Antiviral agents found to be effective against Omicron BA.2.75

Researchers say multiple COVID-19 drugs that have been approved in Japan show efficacy against the Omicron BA.2.75 subvariant.

Kawaoka Yoshihiro, a project professor at the University of Tokyo's Institute of Medical Science, and 13 other Japanese and US scientists published their findings in the New England Journal of Medicine.

They say the antiviral agents remdesivir, molnupiravir and nirmatrelvir may be effective against BA.2.75, which has been detected in dozens of countries including the United States, Britain and Japan.

The virus-neutralizing antibodies casirivimab-imdevimab and sotrovimab were found to be significantly less effective against the variant.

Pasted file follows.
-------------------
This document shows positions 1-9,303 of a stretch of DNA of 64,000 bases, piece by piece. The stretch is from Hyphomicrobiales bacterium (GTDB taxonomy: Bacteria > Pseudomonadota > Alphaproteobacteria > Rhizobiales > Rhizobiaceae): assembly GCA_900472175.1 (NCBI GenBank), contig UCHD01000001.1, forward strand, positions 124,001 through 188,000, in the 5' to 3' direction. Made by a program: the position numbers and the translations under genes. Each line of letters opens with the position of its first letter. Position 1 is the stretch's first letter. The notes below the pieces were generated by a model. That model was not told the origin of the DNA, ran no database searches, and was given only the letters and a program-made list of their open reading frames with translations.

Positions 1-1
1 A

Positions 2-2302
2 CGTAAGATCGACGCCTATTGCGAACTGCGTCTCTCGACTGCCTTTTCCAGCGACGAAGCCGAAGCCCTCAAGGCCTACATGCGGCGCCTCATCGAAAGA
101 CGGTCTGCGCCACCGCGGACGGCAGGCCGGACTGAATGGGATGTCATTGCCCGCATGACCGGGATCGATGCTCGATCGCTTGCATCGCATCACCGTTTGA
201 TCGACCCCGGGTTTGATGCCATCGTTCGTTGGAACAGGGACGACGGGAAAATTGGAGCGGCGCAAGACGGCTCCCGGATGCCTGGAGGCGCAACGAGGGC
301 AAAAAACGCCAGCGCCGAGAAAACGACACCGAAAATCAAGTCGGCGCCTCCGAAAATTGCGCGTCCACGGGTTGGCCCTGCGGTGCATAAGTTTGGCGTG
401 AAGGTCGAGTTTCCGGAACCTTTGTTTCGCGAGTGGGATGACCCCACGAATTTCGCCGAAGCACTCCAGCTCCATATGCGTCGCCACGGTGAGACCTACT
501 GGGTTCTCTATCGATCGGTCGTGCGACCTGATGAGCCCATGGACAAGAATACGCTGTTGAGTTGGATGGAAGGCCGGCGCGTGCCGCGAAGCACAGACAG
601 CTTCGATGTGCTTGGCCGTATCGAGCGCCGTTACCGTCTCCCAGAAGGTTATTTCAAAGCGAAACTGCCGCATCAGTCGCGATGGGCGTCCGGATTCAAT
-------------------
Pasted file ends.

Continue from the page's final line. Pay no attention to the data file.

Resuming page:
But the researchers do say that tixagevimab-cilgavimab, approved last month, did show neutralizing activity.

The researchers say BA.2.75 is spreading rapidly in India and Nepal. The World Health Organization has designated it as a subvariant under monitoring.

The Omicron subvariant BA.5 is driving Japan's current wave of infections. Professor Kawaoka says available treatments are sufficient to cope with a possible surge of BA.2.75.